Campaign for Cambridge Freedoms

IP Ballot - Vote for the Amendments!

See press coverage in the FT, the Telegraph, the Sunday Times, the Guardian, the Times Higher Education Supplement (requires free trial registration) and Computing. There was also earlier coverage in Varsity, the Times Higher, and on BBC4.

See our Rebuttal of the Council flysheets, our support from the AUT and the discussion list!

Academic staff and students should have the right to decide whether and how to make research results public, subject to any agreements we have made in advance with research sponsors. However, on the 5th October, the Council proposed an IP Policy which gives the University the right to make agreements on IP with sponsors without our prior consent. There are several recent incidents that make this hard to accept.

The Council proposes to settle such disputes by taking power to the centre; we propose to give power unambiguously to staff and students. The issue will be decided by a ballot during the first two weeks of December. If passed in their present form, the Regulations will also discriminate against students and against technology subjects, harm academic freedom, and have a chilling effect on entrepreneurship. We drafted a flysheet supporting the amendments. Supporters of the Council's policy circulated a number of flysheets containing arguments that misrepresent the effects of either the Council proposal, the amendments, or both. We therefore drafted a second flysheet to set the record straight. Flysheets will be circulated with the ballot papers at the end of November.

Here are the Regulations as we propose to amend them. The Council's text is in black while our amendments are in green (the italics and the black strike-outs are the changes made by the Council since the Third report was originally published; see here for their online version). The problems we're fixing are briefly as follows.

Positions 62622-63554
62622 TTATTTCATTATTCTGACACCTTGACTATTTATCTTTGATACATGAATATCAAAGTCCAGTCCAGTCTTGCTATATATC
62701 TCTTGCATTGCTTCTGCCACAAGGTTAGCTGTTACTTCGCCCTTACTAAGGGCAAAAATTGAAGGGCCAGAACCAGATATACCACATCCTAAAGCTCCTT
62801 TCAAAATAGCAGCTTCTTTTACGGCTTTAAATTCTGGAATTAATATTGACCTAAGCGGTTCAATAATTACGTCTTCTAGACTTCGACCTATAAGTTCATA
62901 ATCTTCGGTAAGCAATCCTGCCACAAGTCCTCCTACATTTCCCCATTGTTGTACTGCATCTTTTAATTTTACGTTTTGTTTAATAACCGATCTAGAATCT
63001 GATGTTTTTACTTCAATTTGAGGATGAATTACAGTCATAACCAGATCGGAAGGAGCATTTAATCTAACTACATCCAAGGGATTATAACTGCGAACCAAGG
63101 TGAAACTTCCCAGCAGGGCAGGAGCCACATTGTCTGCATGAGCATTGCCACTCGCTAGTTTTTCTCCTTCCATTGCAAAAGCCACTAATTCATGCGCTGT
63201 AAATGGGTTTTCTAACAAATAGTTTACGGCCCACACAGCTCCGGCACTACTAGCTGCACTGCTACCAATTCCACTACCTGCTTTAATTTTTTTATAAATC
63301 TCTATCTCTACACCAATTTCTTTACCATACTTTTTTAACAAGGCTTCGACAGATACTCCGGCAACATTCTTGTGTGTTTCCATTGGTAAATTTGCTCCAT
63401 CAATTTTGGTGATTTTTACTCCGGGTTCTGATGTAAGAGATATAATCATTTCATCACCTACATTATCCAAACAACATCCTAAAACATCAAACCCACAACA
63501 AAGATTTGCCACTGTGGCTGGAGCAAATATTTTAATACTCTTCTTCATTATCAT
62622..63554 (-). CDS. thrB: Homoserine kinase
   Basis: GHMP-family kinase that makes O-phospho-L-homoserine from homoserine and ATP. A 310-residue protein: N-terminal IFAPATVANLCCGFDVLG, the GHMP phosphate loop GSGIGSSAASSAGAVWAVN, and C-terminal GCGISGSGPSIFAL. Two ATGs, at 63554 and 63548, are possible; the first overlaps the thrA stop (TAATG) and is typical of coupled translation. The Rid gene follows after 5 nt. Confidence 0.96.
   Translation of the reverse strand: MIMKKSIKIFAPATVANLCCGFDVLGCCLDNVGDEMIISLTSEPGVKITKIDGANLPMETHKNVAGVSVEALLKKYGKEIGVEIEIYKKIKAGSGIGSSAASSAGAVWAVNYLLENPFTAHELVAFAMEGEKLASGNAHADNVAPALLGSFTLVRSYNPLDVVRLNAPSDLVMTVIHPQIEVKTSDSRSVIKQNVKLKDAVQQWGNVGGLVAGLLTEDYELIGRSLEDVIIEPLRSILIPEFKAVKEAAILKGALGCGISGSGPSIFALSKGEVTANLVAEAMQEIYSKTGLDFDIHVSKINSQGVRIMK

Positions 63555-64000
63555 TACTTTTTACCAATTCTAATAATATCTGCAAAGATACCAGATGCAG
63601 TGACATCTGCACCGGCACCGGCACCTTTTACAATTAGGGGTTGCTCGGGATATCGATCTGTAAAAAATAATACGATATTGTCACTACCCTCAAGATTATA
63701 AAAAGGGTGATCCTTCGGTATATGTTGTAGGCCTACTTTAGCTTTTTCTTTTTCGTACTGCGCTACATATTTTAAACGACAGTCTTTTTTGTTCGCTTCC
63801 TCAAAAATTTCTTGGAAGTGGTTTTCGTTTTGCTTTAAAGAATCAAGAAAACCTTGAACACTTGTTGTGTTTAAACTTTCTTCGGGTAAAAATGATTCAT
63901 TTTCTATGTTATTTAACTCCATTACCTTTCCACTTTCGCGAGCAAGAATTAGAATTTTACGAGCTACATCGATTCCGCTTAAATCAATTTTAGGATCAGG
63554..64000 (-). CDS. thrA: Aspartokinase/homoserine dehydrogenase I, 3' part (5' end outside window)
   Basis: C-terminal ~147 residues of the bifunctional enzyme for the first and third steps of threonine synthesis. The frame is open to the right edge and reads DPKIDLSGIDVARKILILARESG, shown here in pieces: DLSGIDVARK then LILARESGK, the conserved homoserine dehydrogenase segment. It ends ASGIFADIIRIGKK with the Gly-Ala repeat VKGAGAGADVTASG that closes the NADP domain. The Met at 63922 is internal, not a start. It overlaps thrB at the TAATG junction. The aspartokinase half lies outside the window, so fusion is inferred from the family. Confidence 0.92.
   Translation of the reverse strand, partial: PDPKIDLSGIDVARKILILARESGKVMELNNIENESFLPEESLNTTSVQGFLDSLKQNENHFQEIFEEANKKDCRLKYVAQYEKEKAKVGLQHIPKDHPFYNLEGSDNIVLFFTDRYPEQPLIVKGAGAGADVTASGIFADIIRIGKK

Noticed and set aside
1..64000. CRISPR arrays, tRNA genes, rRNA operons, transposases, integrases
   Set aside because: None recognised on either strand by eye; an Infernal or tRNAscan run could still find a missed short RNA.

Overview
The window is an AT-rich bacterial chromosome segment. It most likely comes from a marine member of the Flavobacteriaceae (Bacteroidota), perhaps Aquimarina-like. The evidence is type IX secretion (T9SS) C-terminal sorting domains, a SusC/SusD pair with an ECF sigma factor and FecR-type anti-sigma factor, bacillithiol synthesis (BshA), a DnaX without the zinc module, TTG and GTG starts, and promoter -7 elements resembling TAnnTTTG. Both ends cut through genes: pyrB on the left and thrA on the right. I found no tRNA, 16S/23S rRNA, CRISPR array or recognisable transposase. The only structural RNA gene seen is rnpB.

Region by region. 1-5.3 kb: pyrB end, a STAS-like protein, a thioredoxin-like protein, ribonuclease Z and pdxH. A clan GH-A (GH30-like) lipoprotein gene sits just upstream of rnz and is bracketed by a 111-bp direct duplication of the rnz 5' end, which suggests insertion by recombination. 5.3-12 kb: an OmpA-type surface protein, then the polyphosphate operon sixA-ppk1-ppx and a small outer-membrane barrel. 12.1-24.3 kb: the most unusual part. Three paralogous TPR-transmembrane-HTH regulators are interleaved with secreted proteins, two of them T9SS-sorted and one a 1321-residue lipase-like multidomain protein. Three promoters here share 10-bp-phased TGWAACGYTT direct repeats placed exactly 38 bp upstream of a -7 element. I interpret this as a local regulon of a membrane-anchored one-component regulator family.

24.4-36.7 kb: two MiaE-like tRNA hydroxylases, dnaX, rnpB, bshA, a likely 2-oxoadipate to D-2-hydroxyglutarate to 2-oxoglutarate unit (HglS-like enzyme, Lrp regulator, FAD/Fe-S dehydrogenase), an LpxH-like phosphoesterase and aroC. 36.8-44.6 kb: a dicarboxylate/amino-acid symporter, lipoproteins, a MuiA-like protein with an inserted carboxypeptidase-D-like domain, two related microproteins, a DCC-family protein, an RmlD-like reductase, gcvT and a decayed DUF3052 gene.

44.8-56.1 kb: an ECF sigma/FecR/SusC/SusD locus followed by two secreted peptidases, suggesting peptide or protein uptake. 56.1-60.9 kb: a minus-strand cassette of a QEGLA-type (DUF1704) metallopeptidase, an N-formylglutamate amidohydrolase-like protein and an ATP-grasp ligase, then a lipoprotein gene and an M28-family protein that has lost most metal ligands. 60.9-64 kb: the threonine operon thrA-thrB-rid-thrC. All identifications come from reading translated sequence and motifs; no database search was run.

There has been some overly enthusiastic use of the University's chain of command for campaigning by the Council's supporters. See for example this email circulated to heads of department in the physical sciences and, through them, to many voters, asking them to sign one of the Council flysheets. Our voting mechanisms are designed to give rough equality of arms to the Council and its opponents, whoever they might be on the issue of the day: any flysheet signed by ten or more voters is circulated with the ballot papers. Asking line management to gather support for a ballot may not be forbidden explicitly by Ordnance, but has led to protests. If your feel it was inappropriate for Authority to canvas support in this way, we suggest you vote for the amendments instead when your ballot paper arrives.

Show your support by linking to this page:


The fundamental question underlying IP policy is this. Is Cambridge University a community of scholars, or a centralised corporation run by professional managers? Historically we followed the former model, and with great success. Recently there have been reforms pushing towards the latter. The attempt to centralise ownership and control of IP is one of those reforms.

Mike Clark has a history of intellectual property at Cambridge; here is a summary. For many years the University adopted a laissez-faire approach to IP; staff and students who invented useful things just filed patents, or started companies, or put software they wrote into the public domain. This was formalised in our 1987 policy which is widely acknowledged to have been one of the sources of the Cambridge Phenomenon.